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A History Of The Church In Nine Books by Sozomen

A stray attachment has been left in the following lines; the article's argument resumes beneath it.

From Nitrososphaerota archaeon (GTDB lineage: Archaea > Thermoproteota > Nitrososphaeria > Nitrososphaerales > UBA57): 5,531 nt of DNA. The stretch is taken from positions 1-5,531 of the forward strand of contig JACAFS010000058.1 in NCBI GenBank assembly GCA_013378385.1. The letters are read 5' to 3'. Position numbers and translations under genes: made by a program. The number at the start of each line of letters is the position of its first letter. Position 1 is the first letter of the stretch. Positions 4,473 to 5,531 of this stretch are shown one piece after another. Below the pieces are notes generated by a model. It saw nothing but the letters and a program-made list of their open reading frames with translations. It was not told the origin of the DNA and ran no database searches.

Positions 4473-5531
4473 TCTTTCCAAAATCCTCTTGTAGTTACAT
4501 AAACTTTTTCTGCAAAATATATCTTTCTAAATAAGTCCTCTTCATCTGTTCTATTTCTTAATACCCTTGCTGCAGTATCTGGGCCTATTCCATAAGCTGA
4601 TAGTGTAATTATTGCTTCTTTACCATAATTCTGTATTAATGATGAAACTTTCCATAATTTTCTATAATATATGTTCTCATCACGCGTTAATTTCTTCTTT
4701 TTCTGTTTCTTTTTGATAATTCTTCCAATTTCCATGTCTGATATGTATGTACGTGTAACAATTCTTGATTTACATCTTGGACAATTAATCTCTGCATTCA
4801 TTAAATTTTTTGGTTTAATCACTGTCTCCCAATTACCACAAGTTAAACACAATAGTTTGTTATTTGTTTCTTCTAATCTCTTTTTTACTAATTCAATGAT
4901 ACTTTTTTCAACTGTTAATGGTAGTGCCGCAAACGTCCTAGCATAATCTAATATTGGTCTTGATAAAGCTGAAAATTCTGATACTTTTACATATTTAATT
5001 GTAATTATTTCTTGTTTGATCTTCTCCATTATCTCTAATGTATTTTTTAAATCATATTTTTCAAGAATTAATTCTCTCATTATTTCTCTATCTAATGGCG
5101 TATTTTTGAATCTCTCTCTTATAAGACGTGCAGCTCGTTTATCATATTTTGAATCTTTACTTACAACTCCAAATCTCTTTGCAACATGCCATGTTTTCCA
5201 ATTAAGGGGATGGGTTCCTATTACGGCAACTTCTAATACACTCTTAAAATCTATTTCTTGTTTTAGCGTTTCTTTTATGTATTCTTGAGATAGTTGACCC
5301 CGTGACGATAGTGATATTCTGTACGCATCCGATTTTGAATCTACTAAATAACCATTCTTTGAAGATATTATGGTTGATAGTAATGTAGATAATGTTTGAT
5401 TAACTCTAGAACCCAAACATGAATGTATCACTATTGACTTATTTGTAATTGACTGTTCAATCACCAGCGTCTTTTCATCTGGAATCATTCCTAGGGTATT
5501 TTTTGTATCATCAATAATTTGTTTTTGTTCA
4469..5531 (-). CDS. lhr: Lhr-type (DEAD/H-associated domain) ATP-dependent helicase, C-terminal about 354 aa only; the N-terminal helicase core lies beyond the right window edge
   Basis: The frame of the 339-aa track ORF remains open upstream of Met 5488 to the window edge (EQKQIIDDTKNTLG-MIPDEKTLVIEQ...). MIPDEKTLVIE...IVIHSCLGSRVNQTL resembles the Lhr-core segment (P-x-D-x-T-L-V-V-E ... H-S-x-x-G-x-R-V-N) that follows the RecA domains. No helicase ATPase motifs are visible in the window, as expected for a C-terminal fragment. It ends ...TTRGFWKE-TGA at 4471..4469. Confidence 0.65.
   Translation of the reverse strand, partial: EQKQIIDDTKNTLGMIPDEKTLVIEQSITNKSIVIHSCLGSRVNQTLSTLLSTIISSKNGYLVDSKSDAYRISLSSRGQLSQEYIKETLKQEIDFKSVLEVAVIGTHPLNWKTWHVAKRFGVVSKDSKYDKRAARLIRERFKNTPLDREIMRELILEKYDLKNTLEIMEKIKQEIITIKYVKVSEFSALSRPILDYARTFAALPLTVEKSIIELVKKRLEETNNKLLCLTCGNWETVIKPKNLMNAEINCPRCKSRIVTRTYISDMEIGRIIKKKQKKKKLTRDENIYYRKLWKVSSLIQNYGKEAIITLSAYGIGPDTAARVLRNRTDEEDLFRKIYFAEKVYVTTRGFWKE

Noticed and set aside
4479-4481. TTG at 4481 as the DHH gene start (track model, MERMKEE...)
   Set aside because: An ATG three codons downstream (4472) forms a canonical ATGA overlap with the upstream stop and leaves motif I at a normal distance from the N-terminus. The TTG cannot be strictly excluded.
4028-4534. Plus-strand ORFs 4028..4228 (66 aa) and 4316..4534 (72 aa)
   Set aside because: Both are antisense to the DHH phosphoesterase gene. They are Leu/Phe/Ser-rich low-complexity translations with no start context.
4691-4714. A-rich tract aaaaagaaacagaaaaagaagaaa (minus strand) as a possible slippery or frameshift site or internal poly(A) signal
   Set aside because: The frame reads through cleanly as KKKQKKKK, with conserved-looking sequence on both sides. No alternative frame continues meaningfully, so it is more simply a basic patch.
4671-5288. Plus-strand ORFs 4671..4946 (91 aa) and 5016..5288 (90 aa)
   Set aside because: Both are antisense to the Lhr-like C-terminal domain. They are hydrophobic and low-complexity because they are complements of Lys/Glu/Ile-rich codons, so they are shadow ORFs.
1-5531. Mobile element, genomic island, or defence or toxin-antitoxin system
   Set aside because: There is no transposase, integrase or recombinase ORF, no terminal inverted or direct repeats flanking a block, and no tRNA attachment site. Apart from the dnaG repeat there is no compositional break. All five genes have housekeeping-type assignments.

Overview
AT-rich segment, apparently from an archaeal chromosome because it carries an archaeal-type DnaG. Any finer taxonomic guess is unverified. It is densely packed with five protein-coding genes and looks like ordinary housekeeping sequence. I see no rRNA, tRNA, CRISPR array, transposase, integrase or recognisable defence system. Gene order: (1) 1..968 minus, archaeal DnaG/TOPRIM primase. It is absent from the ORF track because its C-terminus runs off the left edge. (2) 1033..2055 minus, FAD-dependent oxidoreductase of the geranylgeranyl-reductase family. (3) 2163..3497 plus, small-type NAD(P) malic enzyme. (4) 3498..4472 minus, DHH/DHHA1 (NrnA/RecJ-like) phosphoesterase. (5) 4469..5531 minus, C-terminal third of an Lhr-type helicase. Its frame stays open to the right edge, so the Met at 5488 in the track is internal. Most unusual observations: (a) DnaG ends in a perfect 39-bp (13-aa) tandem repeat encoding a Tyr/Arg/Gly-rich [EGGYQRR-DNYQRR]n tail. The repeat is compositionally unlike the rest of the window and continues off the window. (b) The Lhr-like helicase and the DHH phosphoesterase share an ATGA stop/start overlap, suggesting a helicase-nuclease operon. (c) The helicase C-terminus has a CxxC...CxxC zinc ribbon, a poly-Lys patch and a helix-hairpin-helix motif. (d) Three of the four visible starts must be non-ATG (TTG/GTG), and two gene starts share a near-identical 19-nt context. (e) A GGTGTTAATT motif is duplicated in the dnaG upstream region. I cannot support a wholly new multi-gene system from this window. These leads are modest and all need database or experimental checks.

“ARIUS, the author of the heresy and the associate of Eusebius, having been summoned before the most blessed Constantine Augustus, at the solicitation of the partizans of Eusebius, was desired to give in writing an exposition of his faith; he drew up this document with great artfulness, and, like the devil, concealed his impious assertions beneath the simple words of Scripture. The most blessed Constantine said to him, ‘If you hold any other doctrines than those which are here set forth, render testimony to the truth; but if you perjure yourself, the Lord will punish you,’ and the wretched man swore that he held no sentiments except those specified in the document; soon after he went out and judgment was visited upon him, for he bent forwards and burst in the middle. With all men life terminates in death. We must not blame a man, even if he be an enemy, merely because he died, for it is uncertain whether we shall live till the evening. But the end of Arius was so singular that it seems worthy of some remark. The partizans of Eusebius threatened to re-instate him in the church, and Alexander, bishop of Constantinople, opposed their intention; Arius placed his confidence in the power and menaces of Eusebius. It was Saturday, and he expected the next day to be re-admitted into the church. The dispute ran high; the partizans of Eusebius were loud in their menaces, while Alexander had recourse to prayer. The Lord was the judge, and declared himself against the unjust. A little before sunset Arius was compelled by a want of nature to enter the place appropriated for such emergencies, and here he lost at once both restoration to communion and his life. The most blessed Constantine was amazed when lie heard of this occurrence, and regarded it as the punishment of perjury. It then became evident to every one that the menaces of Eusebius were absolutely futile, and that the expectations of Arius were vain and foolish. It also became manifest that the Arian heresy had met with condemnation from the Saviour as well as from the pristine church. Is it not then astonishing that some are still found who seek to exculpate him whom the Lord has condemned, and to defend a heresy of which the author was not permitted by our Lord to be rejoined to the church? We have been duly informed that this was the mode of the death of Arius. It is said that for a long period subsequently no one would make use of the seat on which he died. Those who were compelled by necessities of nature to visit the public place, always avoided with horror the precise spot on which the impiety of Arius had been visited with judgment. At a later epoch a certain rich and powerful man, who had embraced the Arian tenets, bought the place of the public, and built a house on the spot, in order that the occurrence might fall into oblivion, and that there might be no perpetual memorial of the death of Arius.”








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